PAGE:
Tuesday, December 27, 2016


Click on picture to enlarge for easier reading.

Wednesday, December 21, 2016


⅓ cup brown sugar
2 teaspoons ground cinnamon, divided
2 Granny Smith apples, peeled and chopped to ½-inch dice
½ cup butter, room temperature
⅔ cup granulated sugar
2 eggs
1-½ teaspoons pure vanilla extract
1-½ cups all-purpose flour
1-¾ teaspoons baking soda
½ cup + 1 tablespoon milk, divided
½ cup powdered sugar

Preheat the oven to 350 degrees. 
Spray a 9-inch-by-5-inch loaf pan with nonstick cooking spray; set aside.

In a small bowl, combine the brown sugar with half the cinnamon.

In another bowl, combine the diced apples with the remaining half of the cinnamon; stir to blend and set aside.

In a large bowl, cream together the butter and the granulated sugar. Beat the eggs in one at a time until completely mixed. Add the vanilla extract and mix.

In a medium bowl, whisk together the flour and baking soda. Add the ½ cup of milk and mix until smooth.
Add the flour and baking soda mix to the butter mixture, and stir until well-blended.

Pour half of the batter into the prepared loaf pan. Layer half of the apple mixture on top of the batter, followed by half of the brown sugar mixture. Gently press the apples into the batter.

Add the remaining batter to the pan, followed by the remaining apples and brown sugar mixture. Lightly press the apples into the batter and swirl the brown sugar between the apple chunks and into the batter.

Bake for 50 to 60 minutes, or until a toothpick inserted in the center comes out clean. Allow to cool for 15 minutes on a wire rack before removing from the pan.

While the bread cools, prepare the glaze. In a small bowl, combine the powdered sugar with the remaining 1 tablespoon of milk. Mix until smooth, and then drizzle over the cooled bread.

Note: File Photo

Tuesday, December 20, 2016


I can remember eating "fried" (sauteed wasn't a word in her vocabulary) apples at my grandmothers house from the time I was two years old. Grandma never used a recipe but this tastes very much like hers.

1/4 cup butter
4 large tart apples - peeled, cored and sliced 1/4 inch thick
1/2 cup cold water
2 teaspoons cornstarch
1/2 cup brown sugar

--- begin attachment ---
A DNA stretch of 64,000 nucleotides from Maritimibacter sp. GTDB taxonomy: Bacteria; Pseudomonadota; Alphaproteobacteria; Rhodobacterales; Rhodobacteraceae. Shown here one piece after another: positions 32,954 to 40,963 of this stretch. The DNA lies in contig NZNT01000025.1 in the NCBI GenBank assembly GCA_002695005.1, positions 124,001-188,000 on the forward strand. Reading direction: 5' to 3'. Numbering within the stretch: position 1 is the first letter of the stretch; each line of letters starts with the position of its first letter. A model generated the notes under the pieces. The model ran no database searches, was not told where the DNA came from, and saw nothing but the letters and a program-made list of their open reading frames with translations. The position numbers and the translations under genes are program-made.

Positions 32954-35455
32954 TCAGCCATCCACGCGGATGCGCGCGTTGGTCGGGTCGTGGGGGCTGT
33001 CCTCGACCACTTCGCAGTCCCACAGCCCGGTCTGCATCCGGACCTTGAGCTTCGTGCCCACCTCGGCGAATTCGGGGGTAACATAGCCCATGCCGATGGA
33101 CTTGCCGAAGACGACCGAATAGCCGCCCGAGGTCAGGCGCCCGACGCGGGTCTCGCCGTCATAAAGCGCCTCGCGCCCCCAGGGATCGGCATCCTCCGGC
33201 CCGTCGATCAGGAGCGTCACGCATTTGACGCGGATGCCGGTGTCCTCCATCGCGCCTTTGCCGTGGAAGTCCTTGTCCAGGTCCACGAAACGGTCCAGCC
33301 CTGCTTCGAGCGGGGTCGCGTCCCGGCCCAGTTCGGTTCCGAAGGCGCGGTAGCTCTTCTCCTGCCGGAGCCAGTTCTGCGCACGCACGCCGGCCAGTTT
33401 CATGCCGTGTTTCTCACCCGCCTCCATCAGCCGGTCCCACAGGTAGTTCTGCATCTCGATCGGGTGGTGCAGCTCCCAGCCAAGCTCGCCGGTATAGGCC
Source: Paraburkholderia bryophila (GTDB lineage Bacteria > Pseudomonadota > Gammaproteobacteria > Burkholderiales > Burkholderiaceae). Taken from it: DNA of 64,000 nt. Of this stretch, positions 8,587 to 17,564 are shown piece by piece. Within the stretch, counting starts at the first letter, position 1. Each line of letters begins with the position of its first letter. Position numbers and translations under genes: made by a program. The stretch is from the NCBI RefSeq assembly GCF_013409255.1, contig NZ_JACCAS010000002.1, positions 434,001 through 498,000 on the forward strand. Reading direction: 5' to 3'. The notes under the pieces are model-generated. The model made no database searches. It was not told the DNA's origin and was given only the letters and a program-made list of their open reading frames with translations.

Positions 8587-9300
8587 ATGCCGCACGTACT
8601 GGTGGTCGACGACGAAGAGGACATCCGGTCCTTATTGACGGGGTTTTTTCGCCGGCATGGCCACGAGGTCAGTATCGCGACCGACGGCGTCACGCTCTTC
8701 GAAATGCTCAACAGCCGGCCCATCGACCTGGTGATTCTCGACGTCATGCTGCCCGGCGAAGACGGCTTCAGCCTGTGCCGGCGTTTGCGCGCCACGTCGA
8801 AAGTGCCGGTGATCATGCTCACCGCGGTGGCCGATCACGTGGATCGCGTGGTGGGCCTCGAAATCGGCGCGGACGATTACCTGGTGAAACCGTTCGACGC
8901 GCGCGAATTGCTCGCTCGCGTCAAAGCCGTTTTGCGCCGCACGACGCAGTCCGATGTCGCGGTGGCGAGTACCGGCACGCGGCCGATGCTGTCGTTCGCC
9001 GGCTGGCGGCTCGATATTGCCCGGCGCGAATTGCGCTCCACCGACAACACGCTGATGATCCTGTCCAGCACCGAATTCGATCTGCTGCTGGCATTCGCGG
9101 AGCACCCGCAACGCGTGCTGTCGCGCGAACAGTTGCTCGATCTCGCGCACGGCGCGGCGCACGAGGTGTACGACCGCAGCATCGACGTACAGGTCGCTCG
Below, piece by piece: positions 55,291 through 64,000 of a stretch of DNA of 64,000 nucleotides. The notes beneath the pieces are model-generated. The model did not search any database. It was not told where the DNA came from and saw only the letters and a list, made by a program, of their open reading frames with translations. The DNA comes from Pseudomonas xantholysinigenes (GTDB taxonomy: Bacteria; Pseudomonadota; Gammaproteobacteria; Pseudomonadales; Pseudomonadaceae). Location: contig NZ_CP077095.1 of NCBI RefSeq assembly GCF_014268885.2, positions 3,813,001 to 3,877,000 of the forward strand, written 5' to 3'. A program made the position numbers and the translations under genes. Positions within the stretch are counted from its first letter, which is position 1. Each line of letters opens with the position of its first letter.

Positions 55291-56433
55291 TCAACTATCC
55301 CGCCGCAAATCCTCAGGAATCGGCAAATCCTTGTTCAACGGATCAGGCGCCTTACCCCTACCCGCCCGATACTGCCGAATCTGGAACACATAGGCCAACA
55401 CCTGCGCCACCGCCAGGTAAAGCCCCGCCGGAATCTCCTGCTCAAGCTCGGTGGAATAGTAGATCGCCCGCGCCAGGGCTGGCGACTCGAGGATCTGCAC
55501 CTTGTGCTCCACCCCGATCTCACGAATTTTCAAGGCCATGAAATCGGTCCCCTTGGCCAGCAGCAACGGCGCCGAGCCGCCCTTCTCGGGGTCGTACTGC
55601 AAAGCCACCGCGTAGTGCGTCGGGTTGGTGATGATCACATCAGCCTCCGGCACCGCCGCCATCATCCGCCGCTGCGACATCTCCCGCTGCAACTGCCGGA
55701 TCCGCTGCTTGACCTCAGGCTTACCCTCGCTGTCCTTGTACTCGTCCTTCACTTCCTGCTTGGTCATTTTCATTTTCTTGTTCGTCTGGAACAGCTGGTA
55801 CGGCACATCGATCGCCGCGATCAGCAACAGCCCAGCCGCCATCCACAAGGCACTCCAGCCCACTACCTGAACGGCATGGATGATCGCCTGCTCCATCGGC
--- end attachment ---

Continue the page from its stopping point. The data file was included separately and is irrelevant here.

1/2 teaspoon ground cinnamon

In a large skillet or saucepan, melt butter over medium heat; add apples. Cook, stirring constantly, until apples are almost tender, about 6 to 7 minutes.

Dissolve cornstarch in water; add to skillet. Stir in brown sugar and cinnamon. Boil for 2 minutes, stirring occasionally. Remove from heat and serve warm.

Monday, December 19, 2016


Wow! This recipe is two years older than me! Click on the picture to enlarge for easier reading.

Tuesday, December 13, 2016


10-oz. pkg. frozen raspberries, thawed
1/2 cup sugar
1 pkg. Pillsbury Plus Yellow Cake Mix
1 cup water
1/3 cup oil
3 eggs
Whipped cream, if desired

Heat oven to 350 degrees. Grease 13x9-inch pan. Drain and reserve liquid from raspberries. Add water to reserved liquid to make 1 1/2 cups. In medium saucepan, combine liquid with sugar; heat and stir until sugar dissolves. Remove from heat.

In large bowl, combine cake mix, water, oil and eggs at low speed until moistened; beat 2 minutes at highest speed. Pour into prepared pan. Spoon raspberries evenly over batter (raspberries will not cover batter); pour warm liquid over raspberries and batter.

Bake at 350 degrees for 35 to 35 minutes or until top springs back when touched lightly in center. Serve warm, raspberry sauce side up, with whipped cream. Store in refrigerator.
12 servings

This recipe is from this book.

Monday, December 12, 2016


I love this bit of etiquette from the 1894 White House Cookbook:

"Drink sparingly while eating. It is far better for the digestion not to drink tea or coffee until the meal is finished. Drink gently, and not pour it down your throat like water turned out of a pitcher."

The 1890s White House Kitchen.


 I have no idea who Dorothy Lois Stead is or was. But I love collecting truly vintage recipes and this one is different than any I have.